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Cease-fire does not mean the end of fighting

Smoke and flames rise in Gaza during Israeli air attacks, May 12, 2021. (Reuters)
Smoke and flames rise in Gaza during Israeli air attacks, May 12, 2021. (Reuters)
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22 May 2021 01:05:19 GMT9
22 May 2021 01:05:19 GMT9

Egypt has brokered a cease-fire between Hamas and Israel. US President Joe Biden praised his administration for the “quiet and relentless diplomacy” undertaken to reach the agreement, while UN Secretary-General Antonio Guterres called on both parties to resume peace negotiations and urged the dispatch of humanitarian aid to Gaza.

However, the truce does not mean the end of atrocities, merely the closure of one round in a long-term conflict. There will be no sustainable cease-fire or peace unless there is a definitive agreement between Palestinians and Israelis — and Israel is the only party that can bring such an agreement to life.

While the Western media covered the 11-day bombardments as clashes between Israel and Hamas, the reality is much deeper than this. It is about people who are fed up with being occupied, humiliated and denied their basic rights. The situation is no longer sustainable and Israeli policies have worked toward consolidating the status quo to the point that the two-state solution slipped out of the political discourse.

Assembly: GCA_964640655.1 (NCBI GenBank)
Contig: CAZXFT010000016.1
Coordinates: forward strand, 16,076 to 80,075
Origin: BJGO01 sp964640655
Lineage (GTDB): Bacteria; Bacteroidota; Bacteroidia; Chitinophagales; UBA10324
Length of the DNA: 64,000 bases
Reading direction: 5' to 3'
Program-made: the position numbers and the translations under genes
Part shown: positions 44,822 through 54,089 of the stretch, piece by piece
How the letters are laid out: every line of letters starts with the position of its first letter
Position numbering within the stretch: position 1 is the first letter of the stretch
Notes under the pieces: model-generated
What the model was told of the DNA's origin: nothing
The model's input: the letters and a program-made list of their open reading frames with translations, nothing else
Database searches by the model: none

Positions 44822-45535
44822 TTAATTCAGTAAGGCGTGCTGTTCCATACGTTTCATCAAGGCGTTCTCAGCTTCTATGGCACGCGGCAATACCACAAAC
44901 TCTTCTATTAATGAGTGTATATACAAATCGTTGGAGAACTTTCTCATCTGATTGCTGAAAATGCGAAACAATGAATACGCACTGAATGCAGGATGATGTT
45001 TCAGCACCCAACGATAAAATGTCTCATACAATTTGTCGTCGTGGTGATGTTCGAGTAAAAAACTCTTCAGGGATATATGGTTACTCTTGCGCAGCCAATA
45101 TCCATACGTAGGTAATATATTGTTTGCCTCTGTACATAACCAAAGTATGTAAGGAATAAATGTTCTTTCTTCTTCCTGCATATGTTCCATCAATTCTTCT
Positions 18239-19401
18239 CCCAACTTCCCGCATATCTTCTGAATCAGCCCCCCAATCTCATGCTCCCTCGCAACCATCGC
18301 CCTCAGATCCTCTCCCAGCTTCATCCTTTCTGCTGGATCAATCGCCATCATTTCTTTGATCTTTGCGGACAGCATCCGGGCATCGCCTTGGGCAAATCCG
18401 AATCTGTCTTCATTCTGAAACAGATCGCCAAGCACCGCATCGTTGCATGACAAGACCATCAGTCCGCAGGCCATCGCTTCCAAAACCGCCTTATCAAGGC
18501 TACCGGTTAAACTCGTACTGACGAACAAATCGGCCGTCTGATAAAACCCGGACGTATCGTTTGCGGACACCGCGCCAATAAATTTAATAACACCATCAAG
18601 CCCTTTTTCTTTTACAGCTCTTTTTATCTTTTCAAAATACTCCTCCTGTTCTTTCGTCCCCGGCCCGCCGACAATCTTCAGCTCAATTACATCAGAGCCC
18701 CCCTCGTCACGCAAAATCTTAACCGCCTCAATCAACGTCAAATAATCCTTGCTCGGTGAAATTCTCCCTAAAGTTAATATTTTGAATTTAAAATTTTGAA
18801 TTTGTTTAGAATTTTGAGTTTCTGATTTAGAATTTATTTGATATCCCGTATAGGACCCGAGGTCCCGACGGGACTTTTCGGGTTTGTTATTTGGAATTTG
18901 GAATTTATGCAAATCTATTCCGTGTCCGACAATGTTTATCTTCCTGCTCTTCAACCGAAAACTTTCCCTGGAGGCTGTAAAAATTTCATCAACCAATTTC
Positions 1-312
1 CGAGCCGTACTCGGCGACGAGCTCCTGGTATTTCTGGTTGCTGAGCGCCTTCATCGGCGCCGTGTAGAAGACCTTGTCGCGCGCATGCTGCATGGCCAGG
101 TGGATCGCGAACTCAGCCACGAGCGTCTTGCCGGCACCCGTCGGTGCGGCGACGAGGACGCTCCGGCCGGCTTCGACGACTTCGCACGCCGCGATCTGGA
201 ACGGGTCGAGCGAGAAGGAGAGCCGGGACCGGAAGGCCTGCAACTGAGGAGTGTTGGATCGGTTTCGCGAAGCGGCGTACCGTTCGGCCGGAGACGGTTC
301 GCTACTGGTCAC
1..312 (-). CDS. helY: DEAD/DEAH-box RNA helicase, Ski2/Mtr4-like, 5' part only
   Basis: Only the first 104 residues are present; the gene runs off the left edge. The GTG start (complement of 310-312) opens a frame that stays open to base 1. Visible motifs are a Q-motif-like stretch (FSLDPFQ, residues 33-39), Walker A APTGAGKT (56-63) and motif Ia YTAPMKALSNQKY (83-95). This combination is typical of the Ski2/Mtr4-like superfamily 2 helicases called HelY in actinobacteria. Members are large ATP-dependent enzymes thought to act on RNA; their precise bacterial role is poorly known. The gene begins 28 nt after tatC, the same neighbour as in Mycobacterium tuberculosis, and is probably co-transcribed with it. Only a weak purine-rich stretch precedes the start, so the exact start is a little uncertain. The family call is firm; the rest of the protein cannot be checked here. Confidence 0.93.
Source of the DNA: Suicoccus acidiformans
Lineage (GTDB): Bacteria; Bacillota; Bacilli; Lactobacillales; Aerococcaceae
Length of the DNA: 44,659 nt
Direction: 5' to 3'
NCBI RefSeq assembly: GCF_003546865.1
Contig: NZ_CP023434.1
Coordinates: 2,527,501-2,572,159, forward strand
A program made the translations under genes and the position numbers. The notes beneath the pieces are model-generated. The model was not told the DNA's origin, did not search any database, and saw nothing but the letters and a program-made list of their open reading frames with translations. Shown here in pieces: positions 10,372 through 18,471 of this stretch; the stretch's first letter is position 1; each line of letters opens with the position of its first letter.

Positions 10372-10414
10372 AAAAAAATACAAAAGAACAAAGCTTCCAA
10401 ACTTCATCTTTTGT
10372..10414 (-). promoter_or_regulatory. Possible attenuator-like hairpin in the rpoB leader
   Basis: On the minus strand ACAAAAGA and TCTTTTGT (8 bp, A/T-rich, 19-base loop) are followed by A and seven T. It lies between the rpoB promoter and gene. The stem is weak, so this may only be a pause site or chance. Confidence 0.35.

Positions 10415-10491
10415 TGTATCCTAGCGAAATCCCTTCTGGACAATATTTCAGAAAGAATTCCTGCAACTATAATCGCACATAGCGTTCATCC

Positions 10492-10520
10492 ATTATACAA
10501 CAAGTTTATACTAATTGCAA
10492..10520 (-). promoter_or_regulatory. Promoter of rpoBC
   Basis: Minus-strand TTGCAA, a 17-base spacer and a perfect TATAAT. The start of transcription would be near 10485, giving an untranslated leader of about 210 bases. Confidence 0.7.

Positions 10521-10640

Israelis today are more insecure than ever after Hamas rockets were able to penetrate the Iron Dome, and the group is now equipping its arsenal with drones.

However, the key to getting rid of Hamas is not to carpet bomb Gaza. On the contrary, this will drive Gazans to rally around Hamas. They key to beating Hamas is to dry up its social incubator, and this can be done only by enforcing a definitive and just solution that can guarantee the security and dignity of Palestinians.

Israel pushed Palestinians to opt for Hamas when it emasculated the PLO and demonstrated its inability to deliver on the promise of a state for the Palestinians. Multiple rounds of negotiations over 30 years resulted only in more land grabs and settlements. The evictions of Sheikh Jarrah were the straw the broke the camel’s back.

Israeli policy is aimed at appeasing Palestinians with interim arrangements, hoping that one day they will relinquish on what Israel views as a maximalist demand, which is a Palestinian state. However, this will not happen. Palestinians will not accept occupation and they will not leave their land. Their identity as Palestinians is ingrained in their national consciousness.

The policy followed by Israel today will not make Israel safer; on the contrary, it will render the country more vulnerable. By maintaining the cause for discontent, Tel Aviv is only putting the lid on the clashes for a short time. Meanwhile, people’s anger is brewing.